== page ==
set foldmethod=indent
set foldlevel=99

Then you will be able to be inside a method and type 'za' to open and close a fold.

Window Splits

Sometimes code folding isn't enough; you may need to start opening up multiple windows and working on multiple files at once or different locations within the same file. To do this in vim, you can use these shortcuts:

Vertical Split : Ctrl+w + v
Horizontal Split: Ctrl+w + s
Close current windows: Ctrl+w + q

I also like to bind Ctrl+<movement> keys to move around the windows, instead of using Ctrl+w + <movement>:

map <c-j> <c-w>j
map <c-k> <c-w>k
map <c-l> <c-w>l
map <c-h> <c-w>h


The next tweak that really speeds up development is using snipmate. We've already included it in our bundle/ folder so its already enabled. Try opening up a python file and typing 'def<tab>'. It should stub out a method definition for you and allow you to tab through and fill out the arguments, doc string, etc.

I also like to create my own snippets folder to put in some custom snippets:

$ mkdir ~/.vim/snippets
$ vim ~/.vim/snippets/python.snippets

Put this in the file:

snippet pdb
    import pdb; pdb.set_trace()

Now you can type pdb<tab> and it'll insert your breakpoint!

Task lists

Another really useful thing is to mark some of your code as TODO or FIXME! I know we all like to think we write perfect code, but sometimes you just have to settle and leave a note for yourself to come back later. One of the plugins we included was the tasklist plugin that will allow us to search all open buffers for things to fix. Just add a mapping to open it in ~/.vimrc:

map <leader>td <Plug>TaskList

Now you can hit <leader>td to open your task list and hit 'q' to close it. You can also hit enter on the task to jump to the buffer and line that it is placed on.

Revision History

The final basic editing tweak I suggest everyone start utilizing is the Gundo plugin. It'll allow you to view diff's of every save on a file you've made and allow you to quickly revert back and forth:

Just bind a key in your .vimrc to toggle the Gundo window:

map <leader>g :GundoToggle<CR>

Syntax Highlighting and Validation

Simply enable syntax highlighting in your ~/.vimrc:

syntax on                           " syntax highlighing
filetype on                          " try to detect filetypes
filetype plugin indent on    " enable loading indent file for filetype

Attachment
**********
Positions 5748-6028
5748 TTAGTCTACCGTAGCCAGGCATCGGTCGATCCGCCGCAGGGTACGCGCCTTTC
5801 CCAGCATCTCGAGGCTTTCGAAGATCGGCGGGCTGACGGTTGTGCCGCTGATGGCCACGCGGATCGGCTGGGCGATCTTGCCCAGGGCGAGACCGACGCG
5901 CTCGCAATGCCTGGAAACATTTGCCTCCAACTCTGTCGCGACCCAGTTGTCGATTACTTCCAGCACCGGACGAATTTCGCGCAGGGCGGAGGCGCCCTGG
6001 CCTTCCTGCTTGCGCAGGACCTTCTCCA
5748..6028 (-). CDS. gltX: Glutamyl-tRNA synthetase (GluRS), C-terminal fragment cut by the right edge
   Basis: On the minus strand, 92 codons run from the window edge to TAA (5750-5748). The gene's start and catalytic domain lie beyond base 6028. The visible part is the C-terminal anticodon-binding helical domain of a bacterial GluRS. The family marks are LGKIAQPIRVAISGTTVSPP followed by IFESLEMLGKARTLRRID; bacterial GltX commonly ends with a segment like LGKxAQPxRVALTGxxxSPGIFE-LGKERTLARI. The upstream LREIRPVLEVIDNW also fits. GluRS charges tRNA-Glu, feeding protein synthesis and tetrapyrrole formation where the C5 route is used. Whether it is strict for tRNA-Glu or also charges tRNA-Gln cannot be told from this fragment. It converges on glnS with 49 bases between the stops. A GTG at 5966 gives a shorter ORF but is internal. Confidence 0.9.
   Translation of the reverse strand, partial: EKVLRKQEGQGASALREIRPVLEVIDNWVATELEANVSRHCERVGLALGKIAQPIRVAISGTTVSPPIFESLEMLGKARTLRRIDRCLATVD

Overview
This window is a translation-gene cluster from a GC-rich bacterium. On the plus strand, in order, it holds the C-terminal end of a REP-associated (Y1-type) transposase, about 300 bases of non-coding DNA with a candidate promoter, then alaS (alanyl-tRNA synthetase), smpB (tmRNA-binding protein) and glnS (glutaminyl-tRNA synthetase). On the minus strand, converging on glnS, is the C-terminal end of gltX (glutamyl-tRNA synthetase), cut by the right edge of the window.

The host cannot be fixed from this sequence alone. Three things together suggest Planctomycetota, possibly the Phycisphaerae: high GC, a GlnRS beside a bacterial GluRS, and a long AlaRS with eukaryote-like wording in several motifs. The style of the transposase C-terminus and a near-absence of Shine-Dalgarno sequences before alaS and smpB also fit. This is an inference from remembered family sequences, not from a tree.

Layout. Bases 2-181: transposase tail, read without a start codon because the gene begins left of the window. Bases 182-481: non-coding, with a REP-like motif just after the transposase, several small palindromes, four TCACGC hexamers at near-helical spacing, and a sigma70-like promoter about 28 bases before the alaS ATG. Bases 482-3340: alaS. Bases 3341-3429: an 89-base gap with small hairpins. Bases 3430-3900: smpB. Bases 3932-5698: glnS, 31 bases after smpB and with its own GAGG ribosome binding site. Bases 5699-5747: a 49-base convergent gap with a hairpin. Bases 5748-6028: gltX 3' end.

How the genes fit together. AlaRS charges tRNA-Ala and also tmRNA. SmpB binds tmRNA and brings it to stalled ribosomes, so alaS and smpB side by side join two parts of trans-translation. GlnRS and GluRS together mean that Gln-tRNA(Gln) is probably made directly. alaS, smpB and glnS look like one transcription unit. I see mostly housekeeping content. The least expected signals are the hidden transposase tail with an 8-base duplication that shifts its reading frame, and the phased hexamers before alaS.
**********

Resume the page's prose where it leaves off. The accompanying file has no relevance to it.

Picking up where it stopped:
Because we enabled pyflakes when we added it as a submodule in ~/.vim/bundle, it will notify you about unused imports and invalid syntax. It will save you a lot of time saving and running just to find out you missed a colon. I like to tell it not use the quickfix window:

let g:pyflakes_use_quickfix = 0


The final plugin that really helps validate your code is the pep8 plugin, it'll make sure your code is consistent across all projects. Add a key mapping to your ~/.vimrc and then you'll be able to jump to each of the pep8 violations in the quickfix window:

let g:pep8_map='<leader>8'

Tab Completion and Documentation

Vim has many different code completion options. We are going to use the SuperTab plugin to check the context of the code you are working on and choose the best for the situation. We've already enabled the SuperTab plugin in the bundle/ folder, so we just have to configure it to be context sensitive and to enable omni code completion in your ~/.vimrc:

au FileType python set omnifunc=pythoncomplete#Complete
let g:SuperTabDefaultCompletionType = "context"

Now we just enable the menu and pydoc preview to get the most useful information out of the code completion:

set completeopt=menuone,longest,preview

We also enabled the pydoc plugin at the beginning with all the submodules; that gives us the ability to hit <leader>pw when our cursor is on a module and have a new window open with the whole documentation page for it.

Code Navigation


The most important part about navigating code within vim, is to completely understand how to use buffers. There is no reason to use tabs. Open files with :e <filename> to place in a buffer. We already installed the minibufexpl plugin, so you will already visually see every buffer opened. You can also get a list of them doing :buffers.

You can switch between the buffers using b<number>, such as :b1 for the first buffer. You can also use its name to match, so you can type :b mod<tab> to autocomplete opening the buffer. You need to make sure you are using the minibufexpl from my github since it has patches that make it much better to work with.

To close a buffer you use :bd or :bw.

File Browser

NERD Tree is a project file browser. I must admit I used this heavily back when I was migrating from Visual Studio and used to the Solution Explorer, but I rarely use it anymore. Command-T is usually all you'll need. It is useful when you are getting to know a new codebase for the first time though. Lets bind a shortcut key for opening it:

map <leader>n :NERDTreeToggle<CR>

Refactoring and Go to definition

Ropevim is also a great tool that will allow you to navigate around your code. It supports automatically inserting import statements, goto definition, refactoring, and code completion. You'll really want to read up on everything it does, but the two big things I use it for is to jump to function or class definitions quickly and to rename things (including all their references).

For instance, if you are using django and you place your cursor over the class models.Model you reference and then called :RopeGotoDefintion, it would jump you straight to the django library to that class definition. We already have it installed in our bundles, so we bind it to a key to use it:

map <leader>j :RopeGotoDefinition<CR>
map <leader>r :RopeRename<CR>


The final tool that really speeds up navigating your code is the Ack plugin. Ack is similar to grep, but much better in my opinion. You can fuzzy text search for anything in your code (variable name, class, method, etc) and it'll give you a list of files and line numbers where they are defined so you can quickly cycle through them. Just bind the searching to a key: